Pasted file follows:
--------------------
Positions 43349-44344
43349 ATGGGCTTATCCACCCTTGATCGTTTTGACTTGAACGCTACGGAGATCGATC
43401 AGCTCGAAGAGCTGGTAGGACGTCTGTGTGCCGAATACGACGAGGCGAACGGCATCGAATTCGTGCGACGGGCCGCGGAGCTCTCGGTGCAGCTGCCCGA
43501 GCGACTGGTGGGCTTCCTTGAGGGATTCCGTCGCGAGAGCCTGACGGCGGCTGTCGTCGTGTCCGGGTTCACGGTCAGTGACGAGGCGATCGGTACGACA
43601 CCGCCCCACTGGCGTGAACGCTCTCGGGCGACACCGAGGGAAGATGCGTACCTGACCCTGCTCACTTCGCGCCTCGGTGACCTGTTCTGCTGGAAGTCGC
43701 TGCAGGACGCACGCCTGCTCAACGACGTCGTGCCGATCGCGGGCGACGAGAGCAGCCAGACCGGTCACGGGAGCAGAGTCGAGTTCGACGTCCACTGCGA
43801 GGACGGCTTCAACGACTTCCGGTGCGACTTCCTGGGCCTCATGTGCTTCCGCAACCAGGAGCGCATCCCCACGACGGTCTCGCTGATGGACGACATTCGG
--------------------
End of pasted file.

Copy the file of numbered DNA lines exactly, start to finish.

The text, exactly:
Positions 43349-44344
43349 ATGGGCTTATCCACCCTTGATCGTTTTGACTTGAACGCTACGGAGATCGATC
43401 AGCTCGAAGAGCTGGTAGGACGTCTGTGTGCCGAATACGACGAGGCGAACGGCATCGAATTCGTGCGACGGGCCGCGGAGCTCTCGGTGCAGCTGCCCGA
43501 GCGACTGGTGGGCTTCCTTGAGGGATTCCGTCGCGAGAGCCTGACGGCGGCTGTCGTCGTGTCCGGGTTCACGGTCAGTGACGAGGCGATCGGTACGACA
43601 CCGCCCCACTGGCGTGAACGCTCTCGGGCGACACCGAGGGAAGATGCGTACCTGACCCTGCTCACTTCGCGCCTCGGTGACCTGTTCTGCTGGAAGTCGC
43701 TGCAGGACGCACGCCTGCTCAACGACGTCGTGCCGATCGCGGGCGACGAGAGCAGCCAGACCGGTCACGGGAGCAGAGTCGAGTTCGACGTCCACTGCGA
43801 GGACGGCTTCAACGACTTCCGGTGCGACTTCCTGGGCCTCATGTGCTTCCGCAACCAGGAGCGCATCCCCACGACGGTCTCGCTGATGGACGACATTCGG